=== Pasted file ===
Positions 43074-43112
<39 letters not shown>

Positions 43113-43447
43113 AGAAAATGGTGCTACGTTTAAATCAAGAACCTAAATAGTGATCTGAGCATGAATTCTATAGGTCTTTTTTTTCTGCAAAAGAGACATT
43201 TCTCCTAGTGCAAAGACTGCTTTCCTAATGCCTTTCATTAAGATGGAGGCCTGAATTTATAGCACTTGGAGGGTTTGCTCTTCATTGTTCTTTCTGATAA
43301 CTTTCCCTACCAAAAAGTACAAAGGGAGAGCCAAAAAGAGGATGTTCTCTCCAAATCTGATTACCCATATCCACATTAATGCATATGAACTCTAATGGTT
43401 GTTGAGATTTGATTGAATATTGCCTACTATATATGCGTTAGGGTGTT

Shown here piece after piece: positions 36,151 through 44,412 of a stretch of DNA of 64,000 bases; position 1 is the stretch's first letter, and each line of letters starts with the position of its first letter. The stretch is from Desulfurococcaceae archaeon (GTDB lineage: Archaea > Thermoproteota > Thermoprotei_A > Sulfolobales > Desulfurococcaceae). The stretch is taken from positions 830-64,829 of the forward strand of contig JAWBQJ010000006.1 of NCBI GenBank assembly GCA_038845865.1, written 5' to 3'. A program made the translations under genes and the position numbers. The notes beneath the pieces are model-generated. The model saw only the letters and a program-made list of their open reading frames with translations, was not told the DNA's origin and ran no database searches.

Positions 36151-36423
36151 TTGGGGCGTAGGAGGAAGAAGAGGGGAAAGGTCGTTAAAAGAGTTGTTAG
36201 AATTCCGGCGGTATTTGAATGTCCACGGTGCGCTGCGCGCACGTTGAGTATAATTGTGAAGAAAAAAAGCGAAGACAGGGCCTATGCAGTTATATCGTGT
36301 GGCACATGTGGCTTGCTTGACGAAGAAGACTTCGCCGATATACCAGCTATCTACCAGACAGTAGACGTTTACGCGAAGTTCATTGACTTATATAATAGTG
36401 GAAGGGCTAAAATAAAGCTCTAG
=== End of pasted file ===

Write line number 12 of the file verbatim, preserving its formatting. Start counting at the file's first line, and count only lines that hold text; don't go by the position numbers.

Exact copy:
36301 GGCACATGTGGCTTGCTTGACGAAGAAGACTTCGCCGATATACCAGCTATCTACCAGACAGTAGACGTTTACGCGAAGTTCATTGACTTATATAATAGTG